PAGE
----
Eudimorphodon was a pterosaur that was discovered in 1973 by Mario Pandolfi near Bergamo, Italy and described the same year by Rocco Zambelli. The nearly complete skeleton was retrieved from shale deposited during the Late Triassic (mid to late Norian stage), making Eudimorphodon the oldest pterosaur then known. It had a wingspan of about 100 centimetres (3.3 ft) and at the end of its long bony tail may have been a diamond-shaped flap like in the later Rhamphorhynchus. If so, the flap may have helped it steer while maneuvering in the air. Eudimorphodon is known from several skeletons, including juvenile specimens.
Eudimorphodon was a small pterosaur, especially when compared to the later giant Quetzalcoatlus. Compared to it, Eudimorphodon was only 1 metre (3.3 ft) in length, and only weighed up to 10 kilograms (22 lb). Clearly a pterosaur, its fourth finger had a very large size, and attached to the membrane making up the wing.
Dentition and diet
Eudimorphodon showed a strong differentiation of the teeth, hence its name, which is derived from ancient Greek for "true dimorphic tooth". It also possessed a large number of these teeth, a total of 110 of them densely packed into a jaw only six centimeters long. The front of the jaw was filled with fangs, per side four in the upper jaw, two in the lower jaw, that rather abruptly gave way to a line of smaller multipointed teeth, 25 in the upper jaw, 26 in the lower jaw, most of which had five cusps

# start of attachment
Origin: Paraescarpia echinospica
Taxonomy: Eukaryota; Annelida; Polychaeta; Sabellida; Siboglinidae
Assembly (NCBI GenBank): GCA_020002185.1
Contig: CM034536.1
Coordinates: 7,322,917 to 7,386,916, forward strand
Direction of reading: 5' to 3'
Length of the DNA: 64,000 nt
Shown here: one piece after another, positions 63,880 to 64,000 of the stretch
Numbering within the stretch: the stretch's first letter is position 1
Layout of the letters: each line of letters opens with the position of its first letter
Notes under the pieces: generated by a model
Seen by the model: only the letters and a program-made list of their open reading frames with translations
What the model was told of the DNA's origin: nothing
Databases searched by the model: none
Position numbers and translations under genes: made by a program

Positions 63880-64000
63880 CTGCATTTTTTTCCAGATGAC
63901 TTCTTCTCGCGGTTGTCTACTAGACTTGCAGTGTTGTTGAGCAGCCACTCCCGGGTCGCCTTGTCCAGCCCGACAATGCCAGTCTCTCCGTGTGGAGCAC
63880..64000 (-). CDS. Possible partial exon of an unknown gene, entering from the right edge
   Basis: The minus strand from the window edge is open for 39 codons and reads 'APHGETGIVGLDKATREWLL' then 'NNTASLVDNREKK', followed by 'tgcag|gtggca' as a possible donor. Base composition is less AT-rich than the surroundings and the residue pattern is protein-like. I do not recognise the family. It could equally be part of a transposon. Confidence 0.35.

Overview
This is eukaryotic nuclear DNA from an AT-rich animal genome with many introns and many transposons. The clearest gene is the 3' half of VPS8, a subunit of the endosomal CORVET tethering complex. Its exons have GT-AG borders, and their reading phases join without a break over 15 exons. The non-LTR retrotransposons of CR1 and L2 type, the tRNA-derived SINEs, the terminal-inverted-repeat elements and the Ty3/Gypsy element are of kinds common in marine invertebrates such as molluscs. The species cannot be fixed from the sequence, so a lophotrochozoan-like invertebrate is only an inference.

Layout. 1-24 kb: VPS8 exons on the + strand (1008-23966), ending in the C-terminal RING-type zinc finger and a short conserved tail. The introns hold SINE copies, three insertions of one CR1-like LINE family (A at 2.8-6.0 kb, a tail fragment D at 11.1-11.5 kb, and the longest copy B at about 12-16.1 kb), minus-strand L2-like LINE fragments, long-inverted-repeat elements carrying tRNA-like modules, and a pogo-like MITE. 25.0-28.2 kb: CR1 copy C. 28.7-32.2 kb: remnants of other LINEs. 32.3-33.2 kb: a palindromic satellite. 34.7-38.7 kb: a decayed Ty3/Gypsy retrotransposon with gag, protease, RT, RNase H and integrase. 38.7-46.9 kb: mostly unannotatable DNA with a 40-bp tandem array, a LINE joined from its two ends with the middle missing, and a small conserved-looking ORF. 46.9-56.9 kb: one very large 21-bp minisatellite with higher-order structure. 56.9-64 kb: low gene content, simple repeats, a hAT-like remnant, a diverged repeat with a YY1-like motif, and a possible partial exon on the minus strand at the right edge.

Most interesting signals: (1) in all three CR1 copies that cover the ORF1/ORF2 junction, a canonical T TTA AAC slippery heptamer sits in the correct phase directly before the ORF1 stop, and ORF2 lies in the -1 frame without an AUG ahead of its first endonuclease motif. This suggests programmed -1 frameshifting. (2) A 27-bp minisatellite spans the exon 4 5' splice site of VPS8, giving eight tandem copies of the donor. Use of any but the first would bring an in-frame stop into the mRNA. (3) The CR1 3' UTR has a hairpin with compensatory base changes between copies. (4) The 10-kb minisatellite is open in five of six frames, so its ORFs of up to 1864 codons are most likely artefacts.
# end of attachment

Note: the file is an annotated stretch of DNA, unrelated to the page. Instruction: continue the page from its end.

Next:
The morphology of the teeth are suggestive of a piscivorous diet, which has been confirmed by preserved stomach contents containing the remains of fish of the genus Parapholidophorus. Eudimorphodon had slightly differing dentition with fewer teeth and may have had a more insectivorous diet. The top and bottom teeth of Eudimorphodon came into direct contact with each other when the jaws were closed, especially at the back of the jaw. This degree of dental occlusion is the strongest known among pterosaurs. The teeth were multi-cusped, and tooth wear shows that Eudimorphodon was able to crush or chew its food to some degree. Wear along the sides of these teeth suggests that Eudimorphodon also fed on hard-shelled invertebrates. The teeth distinguish Eudimorphodon, because almost all other pterosaurs either had simple teeth, or lacked them altogether. Benson et al. (2012) noticed that the teeth would have been perfect for grabbing and crushing fish.